Smell smoke? 10,000ha of stubble have been burned off and more expected

A stubble burn in the Lachlan Shire, photo by Cameron Bird, Rural Fire Service.

A stubble burn in the Lachlan Shire, photo by Cameron Bird, Rural Fire Service.

Smell smoke?

Recent mild conditions, after a summer of outstanding vegetation growth, have seen numerous landholders seeking permits to burn off areas of land.

RFS Mid Lachlan Valley Team District Officer Cameron Bird says about 10,000 hectares of stubble has already been burned off across the district and that's expected to increase.

There shouldn't be any cause for concern, but there's a number of things the RFS is asking both landholders and other community members to remember.

Landholders planning to burn off are asked to remember that all fires in the open (excluding campfires) require a permit.

You're asked to ensure you have sufficient firebreaks and suitable firefighting capability for your planned burn.

When you receive your permit please send it to midlachlan.team@rfs.nsw.gov.au or phone the Forbes office on 68 511 541 to arrange to send it another way.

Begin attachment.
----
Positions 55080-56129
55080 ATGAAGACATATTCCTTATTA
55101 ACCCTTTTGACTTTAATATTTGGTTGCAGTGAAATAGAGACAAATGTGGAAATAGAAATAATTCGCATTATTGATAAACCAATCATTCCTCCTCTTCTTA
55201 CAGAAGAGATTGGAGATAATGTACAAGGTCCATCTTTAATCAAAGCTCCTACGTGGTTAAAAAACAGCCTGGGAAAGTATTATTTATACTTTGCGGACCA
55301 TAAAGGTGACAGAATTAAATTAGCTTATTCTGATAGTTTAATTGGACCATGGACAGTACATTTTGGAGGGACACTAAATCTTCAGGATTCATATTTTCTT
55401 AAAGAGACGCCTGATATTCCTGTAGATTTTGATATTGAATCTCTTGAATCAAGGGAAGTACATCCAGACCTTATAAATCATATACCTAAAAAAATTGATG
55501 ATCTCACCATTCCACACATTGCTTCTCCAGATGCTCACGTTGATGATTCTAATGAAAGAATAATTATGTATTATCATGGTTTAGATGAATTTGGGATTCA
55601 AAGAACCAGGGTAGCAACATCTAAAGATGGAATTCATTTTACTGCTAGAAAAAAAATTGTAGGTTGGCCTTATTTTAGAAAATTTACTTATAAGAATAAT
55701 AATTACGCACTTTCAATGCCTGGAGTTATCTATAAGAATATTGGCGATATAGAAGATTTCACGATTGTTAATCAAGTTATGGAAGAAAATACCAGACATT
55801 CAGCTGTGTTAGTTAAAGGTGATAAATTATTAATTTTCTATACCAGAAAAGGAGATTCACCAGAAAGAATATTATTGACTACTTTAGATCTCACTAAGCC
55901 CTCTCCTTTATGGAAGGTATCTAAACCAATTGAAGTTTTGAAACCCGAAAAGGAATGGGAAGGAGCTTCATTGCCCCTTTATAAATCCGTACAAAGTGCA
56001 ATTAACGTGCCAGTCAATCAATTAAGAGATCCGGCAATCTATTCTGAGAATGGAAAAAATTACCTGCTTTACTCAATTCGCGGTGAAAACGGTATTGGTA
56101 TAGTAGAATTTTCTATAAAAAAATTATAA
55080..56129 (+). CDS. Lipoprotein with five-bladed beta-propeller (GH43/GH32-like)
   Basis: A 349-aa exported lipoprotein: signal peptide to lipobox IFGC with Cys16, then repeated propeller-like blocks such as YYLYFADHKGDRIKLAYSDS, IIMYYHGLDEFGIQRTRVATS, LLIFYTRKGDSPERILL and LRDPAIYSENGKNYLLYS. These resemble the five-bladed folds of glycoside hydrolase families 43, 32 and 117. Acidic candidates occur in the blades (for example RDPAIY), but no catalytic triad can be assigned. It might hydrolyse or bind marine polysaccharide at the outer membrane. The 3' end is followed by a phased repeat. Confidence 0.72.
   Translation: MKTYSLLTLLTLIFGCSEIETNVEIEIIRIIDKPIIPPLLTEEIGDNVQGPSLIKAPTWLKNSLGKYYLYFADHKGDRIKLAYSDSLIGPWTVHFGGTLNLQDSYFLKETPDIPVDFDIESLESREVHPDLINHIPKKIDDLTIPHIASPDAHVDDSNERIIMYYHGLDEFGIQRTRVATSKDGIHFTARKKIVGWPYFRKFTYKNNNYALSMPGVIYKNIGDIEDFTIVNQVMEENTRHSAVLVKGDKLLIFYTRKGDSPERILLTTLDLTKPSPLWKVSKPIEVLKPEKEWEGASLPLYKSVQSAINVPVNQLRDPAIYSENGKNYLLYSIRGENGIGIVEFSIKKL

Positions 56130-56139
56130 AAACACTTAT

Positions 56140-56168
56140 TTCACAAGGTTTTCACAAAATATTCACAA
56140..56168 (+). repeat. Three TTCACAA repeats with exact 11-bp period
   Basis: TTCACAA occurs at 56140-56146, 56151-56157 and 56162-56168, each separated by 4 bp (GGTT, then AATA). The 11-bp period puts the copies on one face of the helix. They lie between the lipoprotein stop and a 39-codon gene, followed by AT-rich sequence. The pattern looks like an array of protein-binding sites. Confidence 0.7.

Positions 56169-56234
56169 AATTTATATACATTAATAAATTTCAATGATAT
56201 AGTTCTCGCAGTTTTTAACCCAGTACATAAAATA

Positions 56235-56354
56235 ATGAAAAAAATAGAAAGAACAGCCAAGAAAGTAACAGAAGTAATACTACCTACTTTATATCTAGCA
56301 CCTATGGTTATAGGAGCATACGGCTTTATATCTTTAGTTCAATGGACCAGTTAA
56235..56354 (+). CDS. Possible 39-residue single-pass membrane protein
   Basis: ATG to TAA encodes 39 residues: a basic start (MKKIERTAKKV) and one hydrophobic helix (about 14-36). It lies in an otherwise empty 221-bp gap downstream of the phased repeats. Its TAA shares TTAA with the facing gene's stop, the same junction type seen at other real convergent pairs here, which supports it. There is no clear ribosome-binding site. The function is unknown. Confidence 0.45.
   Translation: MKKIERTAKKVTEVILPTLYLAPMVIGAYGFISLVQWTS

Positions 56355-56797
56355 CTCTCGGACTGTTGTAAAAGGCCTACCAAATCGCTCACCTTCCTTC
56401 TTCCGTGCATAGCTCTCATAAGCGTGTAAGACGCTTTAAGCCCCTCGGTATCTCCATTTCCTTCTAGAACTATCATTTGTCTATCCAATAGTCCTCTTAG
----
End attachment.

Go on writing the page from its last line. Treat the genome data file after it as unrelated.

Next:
You need to notify the Rural Fire Service and your neighbours at least 24 hours before lighting the fire. You can notify the RFS online at www.rfs.nsw.gov.au/notify

The RFS is available to assist with burning or answer your questions.

Community members who notice smoke in the area are asked to phone 000 for unattended or escaped fires, rather than those that are within a paddock with someone on patrol.

"If you want to know information about a fire please call our Forbes office on 68511 541, we can tell you if there's a permit to burn in the area," Mr Bird said.

"This will help keep the emergency system available for emergencies."

Volunteer crews have also responded to no less than six machinery fires across the district, which includes the Parkes, Forbes, Lachlan and Weddin shires, in the past week.

These include tractors, headers and other vehicles driving in paddocks, and unfortunately the RFS has noticed a common cause.

"Vegetation from the paddock is building up around heated parts of the vehicle causing it to catch fire," Mr Bird said.

"The RFS would like to remind anyone driving in paddocks across our area to regularly check and clean your vehicle and ensure that fire safety equipment - for example a fire extinguisher or water - is carried on every vehicle."